When a material is made, you typically cannot change whether that material is hard or soft. But a group of University of Michigan researchers have developed a new way to design a "metamaterial" that allows the material to switch between being hard and soft without damaging or altering the material itself.
Metamaterials are man-made materials that get their properties—in this case, whether a material is hard or soft—from the way the material is constructed rather than the material that constructs it. This allows researchers to manipulate a metamaterial's structure in order to make the material exhibit a certain property.
In the group's study, published in the journal Nature Communications, the U-M researchers discovered a way to compose a metamaterial that can be easily manipulated to increase the stiffness of its surface by orders of magnitude—the difference between rubber and steel.
Since these properties are "topologically protected," meaning that the material's properties come from its total structure, they're easily maintained even as the material shifts repeatedly between its hard and soft states.
"The novel aspect of this metamaterial is that its surface can change between hard and soft," said Xiaoming Mao, assistant professor of physics. "Usually, it's hard to change the stiffness of a traditional material. It's either hard or soft after the material is made."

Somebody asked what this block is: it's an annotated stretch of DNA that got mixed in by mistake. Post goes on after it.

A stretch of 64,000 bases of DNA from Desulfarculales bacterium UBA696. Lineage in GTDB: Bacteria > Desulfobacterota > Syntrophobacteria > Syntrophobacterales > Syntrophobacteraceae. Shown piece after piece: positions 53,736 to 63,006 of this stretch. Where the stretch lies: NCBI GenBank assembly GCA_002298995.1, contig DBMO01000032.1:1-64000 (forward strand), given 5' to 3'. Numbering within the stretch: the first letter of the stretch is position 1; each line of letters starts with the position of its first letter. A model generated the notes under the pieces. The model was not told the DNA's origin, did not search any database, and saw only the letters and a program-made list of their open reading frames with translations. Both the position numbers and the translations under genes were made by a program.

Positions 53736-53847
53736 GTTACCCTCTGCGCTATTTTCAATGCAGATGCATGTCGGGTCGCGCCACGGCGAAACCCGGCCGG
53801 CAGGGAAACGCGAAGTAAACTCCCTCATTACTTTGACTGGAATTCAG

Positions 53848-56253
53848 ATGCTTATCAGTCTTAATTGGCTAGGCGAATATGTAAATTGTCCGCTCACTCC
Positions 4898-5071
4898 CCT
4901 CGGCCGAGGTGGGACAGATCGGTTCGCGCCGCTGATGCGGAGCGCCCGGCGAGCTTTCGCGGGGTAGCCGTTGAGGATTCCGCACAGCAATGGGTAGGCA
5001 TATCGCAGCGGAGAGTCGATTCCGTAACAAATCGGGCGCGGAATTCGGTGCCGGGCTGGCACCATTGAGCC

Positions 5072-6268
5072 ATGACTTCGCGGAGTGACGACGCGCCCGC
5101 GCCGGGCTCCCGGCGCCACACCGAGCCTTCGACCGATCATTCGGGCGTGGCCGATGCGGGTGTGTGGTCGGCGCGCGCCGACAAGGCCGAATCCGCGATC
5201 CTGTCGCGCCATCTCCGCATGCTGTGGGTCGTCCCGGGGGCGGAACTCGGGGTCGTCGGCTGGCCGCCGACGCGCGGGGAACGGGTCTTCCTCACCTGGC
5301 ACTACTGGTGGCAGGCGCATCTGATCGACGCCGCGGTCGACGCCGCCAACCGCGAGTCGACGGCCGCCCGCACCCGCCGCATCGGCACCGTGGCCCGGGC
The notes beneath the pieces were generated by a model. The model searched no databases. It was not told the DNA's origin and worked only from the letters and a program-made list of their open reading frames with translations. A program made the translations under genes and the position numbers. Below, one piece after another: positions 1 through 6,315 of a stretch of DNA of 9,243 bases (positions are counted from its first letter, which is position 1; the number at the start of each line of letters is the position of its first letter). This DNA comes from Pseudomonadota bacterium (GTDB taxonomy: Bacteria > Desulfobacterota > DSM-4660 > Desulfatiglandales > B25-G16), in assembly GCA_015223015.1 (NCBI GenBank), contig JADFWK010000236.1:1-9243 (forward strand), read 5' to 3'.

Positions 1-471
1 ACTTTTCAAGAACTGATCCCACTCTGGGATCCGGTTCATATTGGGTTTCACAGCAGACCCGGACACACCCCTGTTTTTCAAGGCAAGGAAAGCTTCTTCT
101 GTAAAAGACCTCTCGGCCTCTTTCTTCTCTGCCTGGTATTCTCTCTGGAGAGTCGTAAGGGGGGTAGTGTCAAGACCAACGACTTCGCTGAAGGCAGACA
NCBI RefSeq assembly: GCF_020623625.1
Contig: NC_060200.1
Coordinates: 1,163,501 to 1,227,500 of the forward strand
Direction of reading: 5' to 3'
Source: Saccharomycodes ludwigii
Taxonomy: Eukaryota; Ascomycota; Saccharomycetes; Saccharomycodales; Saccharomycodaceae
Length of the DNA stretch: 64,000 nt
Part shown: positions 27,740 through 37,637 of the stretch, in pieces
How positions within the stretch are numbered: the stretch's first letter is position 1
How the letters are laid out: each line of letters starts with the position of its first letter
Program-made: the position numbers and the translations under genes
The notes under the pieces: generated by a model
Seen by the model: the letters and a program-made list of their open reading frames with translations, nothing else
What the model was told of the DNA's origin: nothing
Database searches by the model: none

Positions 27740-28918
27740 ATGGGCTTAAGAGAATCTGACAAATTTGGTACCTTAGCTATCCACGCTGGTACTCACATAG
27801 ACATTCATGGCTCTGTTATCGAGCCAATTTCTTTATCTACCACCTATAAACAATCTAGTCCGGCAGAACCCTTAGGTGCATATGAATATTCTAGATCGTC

For example, a dental filling cannot be changed after the dentist has set the filling without causing stress, either by drilling or grinding, to the original filling. A guitar string cannot be tightened without putting stress on the string itself, according to Mao.
Mao says the way an object comes in contact with the edge of the metamaterial changes the geometry of the material's structure, and therefore how the material responds to stress at the edge. But metamaterial's topological protection allows the inside of the metamaterial remains damage free.
The material could one day be used to build cars or rocket launch systems. In cars, the material could help absorb impacts from a crash.
"When you're driving a car, you want the car to be stiff and to support a load," Mao said. "During a collision, you want components to become softer to absorb the energy from the collision and protect the passenger in the car."
The researchers also suggest the material could be used to make bicycle tires that could self-adjust to ride more easily on soft surfaces such as sand, or to make damage-resistant, reusable rockets.
Source and top image: University of Michigan
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